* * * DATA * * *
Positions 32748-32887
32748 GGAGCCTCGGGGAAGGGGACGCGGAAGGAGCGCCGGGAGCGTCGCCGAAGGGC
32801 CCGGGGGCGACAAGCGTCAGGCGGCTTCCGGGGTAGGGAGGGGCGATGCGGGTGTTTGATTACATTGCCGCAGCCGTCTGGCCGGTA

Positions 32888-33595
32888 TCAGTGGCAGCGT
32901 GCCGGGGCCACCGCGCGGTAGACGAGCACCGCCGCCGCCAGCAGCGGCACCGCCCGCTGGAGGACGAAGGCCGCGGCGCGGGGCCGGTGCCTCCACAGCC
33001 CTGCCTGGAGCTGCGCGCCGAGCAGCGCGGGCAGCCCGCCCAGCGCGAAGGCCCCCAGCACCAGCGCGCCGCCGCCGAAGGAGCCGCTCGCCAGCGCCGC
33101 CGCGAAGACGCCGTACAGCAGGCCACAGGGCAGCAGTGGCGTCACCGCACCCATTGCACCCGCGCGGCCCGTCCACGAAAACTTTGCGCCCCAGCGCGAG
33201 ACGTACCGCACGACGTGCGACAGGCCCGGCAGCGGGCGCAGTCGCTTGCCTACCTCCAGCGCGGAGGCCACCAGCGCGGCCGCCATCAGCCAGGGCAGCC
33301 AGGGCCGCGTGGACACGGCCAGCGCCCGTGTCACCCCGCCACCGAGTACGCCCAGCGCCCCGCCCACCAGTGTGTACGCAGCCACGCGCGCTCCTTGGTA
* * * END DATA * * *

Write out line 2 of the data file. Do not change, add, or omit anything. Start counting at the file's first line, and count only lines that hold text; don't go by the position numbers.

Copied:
32748 GGAGCCTCGGGGAAGGGGACGCGGAAGGAGCGCCGGGAGCGTCGCCGAAGGGC